Justice throws Microsoft OS/2-shaped lifebelt
Did Microsoft cynically destroy OS/2 by, er, paying IBM to employ all those useless execs?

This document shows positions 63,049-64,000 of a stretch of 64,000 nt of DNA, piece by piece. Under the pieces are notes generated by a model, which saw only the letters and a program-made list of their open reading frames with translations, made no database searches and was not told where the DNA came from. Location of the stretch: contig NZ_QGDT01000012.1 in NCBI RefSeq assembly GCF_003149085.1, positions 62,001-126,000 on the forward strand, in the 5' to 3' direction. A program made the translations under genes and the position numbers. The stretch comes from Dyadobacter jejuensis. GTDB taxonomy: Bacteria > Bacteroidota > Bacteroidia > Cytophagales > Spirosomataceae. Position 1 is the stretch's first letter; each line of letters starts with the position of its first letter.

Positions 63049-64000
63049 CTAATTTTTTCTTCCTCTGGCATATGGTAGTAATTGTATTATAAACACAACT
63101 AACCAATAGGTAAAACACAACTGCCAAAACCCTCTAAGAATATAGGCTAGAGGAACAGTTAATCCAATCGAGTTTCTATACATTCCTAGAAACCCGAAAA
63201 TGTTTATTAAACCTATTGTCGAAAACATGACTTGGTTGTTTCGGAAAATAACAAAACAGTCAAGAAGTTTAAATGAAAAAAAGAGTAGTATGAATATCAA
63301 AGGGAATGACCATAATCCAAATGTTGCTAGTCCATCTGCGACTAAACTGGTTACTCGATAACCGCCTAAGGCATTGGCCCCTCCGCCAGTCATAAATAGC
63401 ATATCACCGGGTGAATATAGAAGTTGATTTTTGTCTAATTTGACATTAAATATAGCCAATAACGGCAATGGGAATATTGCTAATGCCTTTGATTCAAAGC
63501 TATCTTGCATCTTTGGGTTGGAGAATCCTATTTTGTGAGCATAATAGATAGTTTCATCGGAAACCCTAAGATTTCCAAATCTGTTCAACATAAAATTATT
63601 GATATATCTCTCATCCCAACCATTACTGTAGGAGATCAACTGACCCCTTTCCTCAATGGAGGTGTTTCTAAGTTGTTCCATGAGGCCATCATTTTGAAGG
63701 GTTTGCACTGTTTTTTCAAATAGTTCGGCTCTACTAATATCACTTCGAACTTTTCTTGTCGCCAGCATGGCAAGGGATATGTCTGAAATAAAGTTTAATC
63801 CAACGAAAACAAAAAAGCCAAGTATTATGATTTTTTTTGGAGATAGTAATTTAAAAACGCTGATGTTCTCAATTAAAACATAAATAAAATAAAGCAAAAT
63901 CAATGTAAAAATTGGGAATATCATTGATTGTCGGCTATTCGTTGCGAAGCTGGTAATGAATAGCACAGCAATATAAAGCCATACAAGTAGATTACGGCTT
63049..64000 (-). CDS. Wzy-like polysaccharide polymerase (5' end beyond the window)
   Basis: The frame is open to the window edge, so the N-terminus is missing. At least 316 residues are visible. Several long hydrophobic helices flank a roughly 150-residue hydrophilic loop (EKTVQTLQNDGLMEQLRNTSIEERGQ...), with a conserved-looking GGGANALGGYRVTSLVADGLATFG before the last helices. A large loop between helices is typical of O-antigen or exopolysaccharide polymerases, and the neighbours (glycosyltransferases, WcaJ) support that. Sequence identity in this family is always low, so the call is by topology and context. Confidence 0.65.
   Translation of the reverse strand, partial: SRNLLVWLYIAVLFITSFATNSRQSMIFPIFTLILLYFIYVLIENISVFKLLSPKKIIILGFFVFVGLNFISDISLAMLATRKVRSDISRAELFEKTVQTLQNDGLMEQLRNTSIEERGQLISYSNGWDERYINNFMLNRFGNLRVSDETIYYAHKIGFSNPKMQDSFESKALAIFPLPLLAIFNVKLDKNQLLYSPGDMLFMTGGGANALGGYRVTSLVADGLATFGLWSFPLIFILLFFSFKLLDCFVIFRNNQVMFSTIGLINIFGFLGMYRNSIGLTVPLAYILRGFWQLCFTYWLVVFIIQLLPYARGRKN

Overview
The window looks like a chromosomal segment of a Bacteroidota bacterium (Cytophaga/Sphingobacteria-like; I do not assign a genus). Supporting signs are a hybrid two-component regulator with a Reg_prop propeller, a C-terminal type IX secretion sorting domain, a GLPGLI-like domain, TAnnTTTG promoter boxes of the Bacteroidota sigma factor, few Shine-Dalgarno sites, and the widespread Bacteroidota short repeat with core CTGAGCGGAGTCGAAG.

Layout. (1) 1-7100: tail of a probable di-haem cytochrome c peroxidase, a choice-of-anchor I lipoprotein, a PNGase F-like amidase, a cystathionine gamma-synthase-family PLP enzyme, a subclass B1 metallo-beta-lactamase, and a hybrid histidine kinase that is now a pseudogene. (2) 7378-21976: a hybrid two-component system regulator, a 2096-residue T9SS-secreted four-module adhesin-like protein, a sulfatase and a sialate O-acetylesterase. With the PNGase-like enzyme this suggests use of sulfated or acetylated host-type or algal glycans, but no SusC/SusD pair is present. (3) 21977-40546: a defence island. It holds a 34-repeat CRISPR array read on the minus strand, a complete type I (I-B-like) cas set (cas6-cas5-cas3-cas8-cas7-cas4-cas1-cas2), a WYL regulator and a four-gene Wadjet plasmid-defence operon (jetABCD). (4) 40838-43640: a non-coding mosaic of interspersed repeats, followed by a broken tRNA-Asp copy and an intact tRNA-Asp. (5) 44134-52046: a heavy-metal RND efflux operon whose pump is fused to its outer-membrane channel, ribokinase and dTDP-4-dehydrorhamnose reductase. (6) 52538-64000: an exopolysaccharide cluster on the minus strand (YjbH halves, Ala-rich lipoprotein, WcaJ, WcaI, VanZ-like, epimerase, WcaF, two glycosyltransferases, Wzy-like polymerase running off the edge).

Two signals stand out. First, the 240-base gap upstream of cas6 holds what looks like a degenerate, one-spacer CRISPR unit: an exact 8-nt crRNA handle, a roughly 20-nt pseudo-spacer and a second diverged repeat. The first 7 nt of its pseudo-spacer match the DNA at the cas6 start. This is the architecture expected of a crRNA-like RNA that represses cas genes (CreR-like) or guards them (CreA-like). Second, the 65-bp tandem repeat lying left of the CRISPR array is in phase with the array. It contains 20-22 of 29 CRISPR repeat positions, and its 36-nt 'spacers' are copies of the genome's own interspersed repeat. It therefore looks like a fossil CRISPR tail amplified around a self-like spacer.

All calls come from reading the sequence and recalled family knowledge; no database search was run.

Has the Justice Department thrown Microsoft some handy red meat in the shape of John Soyring? The IBMer, now director of Network Computing Software Services and formerly in charge of OS/2 development, took the stand yesterday, but the appearance of the O word could be exceedingly helpful for Microsoft. Soyring pointed out that restrictions in Microsoft developer contracts limited the ability of developers to produce applications for non-Windows platforms, and somewhat exquisitely pointed out that giving customers the ability to choose their own browser and to modify the user interface hadn't harmed OS/2. Well, yes… But the catastrophe that was OS/2 has so many IBM fingerprints all over it that it will be virtually impossible for the prosecution to establish that it was all Microsoft's fault. And so far, Soyring's testimony hasn't gone anywhere near the most obvious Microsoft sins from that saga. Microsoft can reasonably argue that it's none of its business to bankroll rival products by allowing developers to use its tools and code to develop apps for them. Soyring argues that OS/2 was impeded because it didn't have critical mass of apps, whereas Windows succeeded because it did have this. Microsoft meanwhile on the court steps argues that OS/2 failed because it was too resource-hungry. But the two rivals did start from approximately the same point - there weren't many Windows apps around when OS/2 2.0 (the big one, as was intended) first shipped, and OEMs did not as a matter of course ship Windows with their machines. Microsoft did an excellent sales job on the OEMs and created the momentum for application development, while IBM did not. Microsoft's methods may or may not have been robust, IBM's abilities however were demonstrably feeble. The parts of the Microsoft-IBM relationship which might be worth examining, but which don't appear to be being looked at, concern the nature of their agreement prior to the breach, and Microsoft's 'ambush' of OS/2 2.0 with Windows 3.1. Microsoft was as far as their agreement was concerned supposed to be carrying on running with Windows as an entry level system. Users would then migrate to OS/2 as the system matured, and as it became more realistic from a hardware real estate point of view. Microsoft was also supposed to be developing Portable (i.e. non-Intel) OS/2, but wound up developing a rival product, NT, instead. Basically, it stabbed IBM in the back. Then with the ambush it stabbed it in the front. When IBM rolled out OS/2 2.0 with Windows 3.0 support, Microsoft moved the goalposts to Windows 3.1, denying OS/2 2.0 critical application support early in its career. Microsoft did of course have to persuade developers to switch over to the new version fast (and actually, get developers on board, because it didn't have many then), but it succeeded. IBM, on the contrary, conspicuously failed to win developer mindshare despite (to some extent because of) several years of different developer programmes, shifting market positioning and shifting strategies. Career-wise, it may be helpful for IBM execs from the period to blame Microsoft, but the long list of IBM screw-ups points to an entirely different explanation for the failure of OS/2. ® Complete Register trial coverage